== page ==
Part 9: The Only Girl in School

It wasn’t a gradual change of darkness into light. It was sudden, shocking, and even in this upside down world that the friends found themselves inhabiting, it was quite unbelievable. All the vivid colours of the rainbow were represented, but instead of arching across the sky, they were shooting this way and that, from ceiling to floor and from wall to wall. Occasionally, the beams grew weary of their dramatic motion and began to rotate – at first quickly, then lazily, changing direction as if trying to escape the threat of returning darkness.

It was the intensity of the colours which would stay in Frankie’s memory forever – she felt as if they were standing in a kaleidoscope, waiting to be twisted in and out of visibility. But whatever mixture of feelings she had about the strangeness of it all, Spike clearly displayed only one – pure joy. “That’s more like it! That’s definitely closer to what I was expecting. Isn’t it marvellous Frankie?”

Frankie, not for the first time, struggled to take in the fact that her friend had anything even resembling expectations. As far as she was concerned, this was just the latest scene of the sort of dream that always followed on from too much cheese before bedtime. “But what is it exactly Spike? What does it mean? How do we get out?” The questions tripped quickly off her tongue and really, they weren’t even the questions she wanted to ask. She just didn’t have words for those, and her four years of primary science just didn’t cut it when it came to explaining this as anything other than magic.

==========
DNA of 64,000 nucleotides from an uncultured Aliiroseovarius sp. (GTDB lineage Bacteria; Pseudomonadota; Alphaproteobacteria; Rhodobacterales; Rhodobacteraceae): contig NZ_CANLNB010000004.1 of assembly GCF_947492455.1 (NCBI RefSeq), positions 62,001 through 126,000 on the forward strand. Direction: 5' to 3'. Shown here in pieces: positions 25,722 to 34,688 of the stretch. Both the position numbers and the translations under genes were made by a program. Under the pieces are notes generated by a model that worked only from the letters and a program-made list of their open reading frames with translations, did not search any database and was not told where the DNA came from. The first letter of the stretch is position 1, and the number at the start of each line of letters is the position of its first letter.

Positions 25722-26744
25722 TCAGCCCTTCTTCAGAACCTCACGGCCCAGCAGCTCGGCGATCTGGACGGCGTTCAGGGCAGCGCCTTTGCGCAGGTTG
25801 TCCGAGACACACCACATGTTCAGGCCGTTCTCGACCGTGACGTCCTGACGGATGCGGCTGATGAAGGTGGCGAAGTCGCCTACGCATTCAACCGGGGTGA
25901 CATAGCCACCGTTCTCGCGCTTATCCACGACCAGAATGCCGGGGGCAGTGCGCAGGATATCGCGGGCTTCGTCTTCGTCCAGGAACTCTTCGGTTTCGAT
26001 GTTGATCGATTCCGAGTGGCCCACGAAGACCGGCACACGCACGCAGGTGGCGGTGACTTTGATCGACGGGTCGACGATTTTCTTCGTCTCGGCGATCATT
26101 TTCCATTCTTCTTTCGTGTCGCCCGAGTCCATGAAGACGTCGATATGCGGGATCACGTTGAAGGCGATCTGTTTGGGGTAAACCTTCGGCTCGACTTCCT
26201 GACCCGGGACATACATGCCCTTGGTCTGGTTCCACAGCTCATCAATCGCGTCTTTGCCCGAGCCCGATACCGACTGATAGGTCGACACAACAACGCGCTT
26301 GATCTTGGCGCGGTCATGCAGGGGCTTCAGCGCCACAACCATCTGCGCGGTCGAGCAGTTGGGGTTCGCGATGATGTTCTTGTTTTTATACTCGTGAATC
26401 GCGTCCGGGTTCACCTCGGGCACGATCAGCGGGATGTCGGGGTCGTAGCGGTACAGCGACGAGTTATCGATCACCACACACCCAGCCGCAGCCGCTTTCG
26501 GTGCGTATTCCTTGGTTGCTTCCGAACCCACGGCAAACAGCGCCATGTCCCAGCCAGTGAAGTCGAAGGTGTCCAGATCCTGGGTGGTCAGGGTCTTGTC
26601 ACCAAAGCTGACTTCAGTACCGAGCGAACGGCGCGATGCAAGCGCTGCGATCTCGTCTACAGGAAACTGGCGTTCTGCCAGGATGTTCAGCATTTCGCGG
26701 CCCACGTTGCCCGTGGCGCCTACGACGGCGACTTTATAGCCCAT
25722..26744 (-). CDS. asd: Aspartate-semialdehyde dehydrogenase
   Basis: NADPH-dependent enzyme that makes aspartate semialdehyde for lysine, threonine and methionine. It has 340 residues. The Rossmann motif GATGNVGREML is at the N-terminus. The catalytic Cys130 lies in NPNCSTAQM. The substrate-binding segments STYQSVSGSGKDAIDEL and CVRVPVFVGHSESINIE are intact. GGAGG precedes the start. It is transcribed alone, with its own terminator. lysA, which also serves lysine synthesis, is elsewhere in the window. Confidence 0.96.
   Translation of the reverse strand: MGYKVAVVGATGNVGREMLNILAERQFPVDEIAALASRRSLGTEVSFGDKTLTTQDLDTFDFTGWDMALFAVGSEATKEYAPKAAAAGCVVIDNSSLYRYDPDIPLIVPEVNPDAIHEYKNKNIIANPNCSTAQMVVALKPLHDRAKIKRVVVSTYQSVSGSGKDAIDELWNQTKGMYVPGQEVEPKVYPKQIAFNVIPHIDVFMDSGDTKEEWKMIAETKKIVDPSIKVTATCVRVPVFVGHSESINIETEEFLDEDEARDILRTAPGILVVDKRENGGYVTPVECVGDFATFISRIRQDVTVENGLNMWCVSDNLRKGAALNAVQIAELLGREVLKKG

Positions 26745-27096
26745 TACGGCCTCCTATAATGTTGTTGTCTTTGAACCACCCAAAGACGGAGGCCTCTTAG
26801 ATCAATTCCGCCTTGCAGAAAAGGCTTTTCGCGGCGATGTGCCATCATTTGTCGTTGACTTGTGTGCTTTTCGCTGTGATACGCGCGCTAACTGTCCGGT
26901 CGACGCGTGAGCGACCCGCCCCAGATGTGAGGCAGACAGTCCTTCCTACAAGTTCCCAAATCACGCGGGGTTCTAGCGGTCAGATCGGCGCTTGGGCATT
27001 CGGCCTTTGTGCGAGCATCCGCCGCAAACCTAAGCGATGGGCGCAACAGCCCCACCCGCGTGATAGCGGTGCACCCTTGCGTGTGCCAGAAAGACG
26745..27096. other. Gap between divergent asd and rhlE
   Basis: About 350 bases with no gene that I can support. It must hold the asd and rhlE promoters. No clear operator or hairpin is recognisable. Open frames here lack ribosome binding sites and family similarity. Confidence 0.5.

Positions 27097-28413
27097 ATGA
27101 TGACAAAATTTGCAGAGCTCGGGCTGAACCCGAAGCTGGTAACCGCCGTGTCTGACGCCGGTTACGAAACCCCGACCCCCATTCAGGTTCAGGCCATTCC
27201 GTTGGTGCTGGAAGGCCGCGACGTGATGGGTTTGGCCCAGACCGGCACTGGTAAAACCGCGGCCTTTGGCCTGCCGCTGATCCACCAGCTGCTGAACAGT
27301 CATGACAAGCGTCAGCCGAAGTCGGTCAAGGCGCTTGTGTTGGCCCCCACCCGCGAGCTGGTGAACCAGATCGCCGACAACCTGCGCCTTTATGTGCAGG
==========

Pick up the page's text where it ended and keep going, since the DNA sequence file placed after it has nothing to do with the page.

“You’ll have wait a bit longer, Frankie. It will all become clear, I promise. What don’t we just sit back and enjoy the show. You’ve got nowhere else to go have you?” Frankie thought that even if she had ever had the opportunity to program her newly created dog, she was quite sure that sarcasm would not have featured on the menu. She gave Spike one of her looks, but the dog just returned it with a look of his own, an attempt at a serious face which couldn’t fail to make Frankie laugh. “That’s better! That’s the Frankie I like to hear. Now make yourself comfy – it could be a while.”

It was a while. Frankie didn’t know if they had been sitting against the wall drinking in the light show for minutes or hours – her mind dizzied by the display. They were certainly comfy; the little painted furball had snuggled into her side without a second’s hesitation and Frankie automatically stroked his head to the rhythm of the beams. Then, just as she thought a bucket of popcorn and a bottle of pop would finish the experience off nicely, the lights grew dim, the flashes slowed down and the beams, starved of energy, faded against the dullness of the walls. As the last wash of colour disappeared, the passageway was still and lifeless again, the air only punctuated by Frankie and Spike’s slightly unsteady breathing.

Then, something dawned on Frankie. The blackness was gone, replaced by a dusky grey which, despite its drabness, allowed her to fully take in her surroundings. The walls were as curved as she had felt them to be, and the passageway disappeared around a bend where the darkness found its home again. She felt as if they were sitting in a gigantic hosepipe, just waiting to be sprayed onto the field. Spike uncurled his body, stretched his legs, and looked back at Frankie. “Well, time for the next adventure my friend! If I’m not mistaken, the way out is just a short walk away.”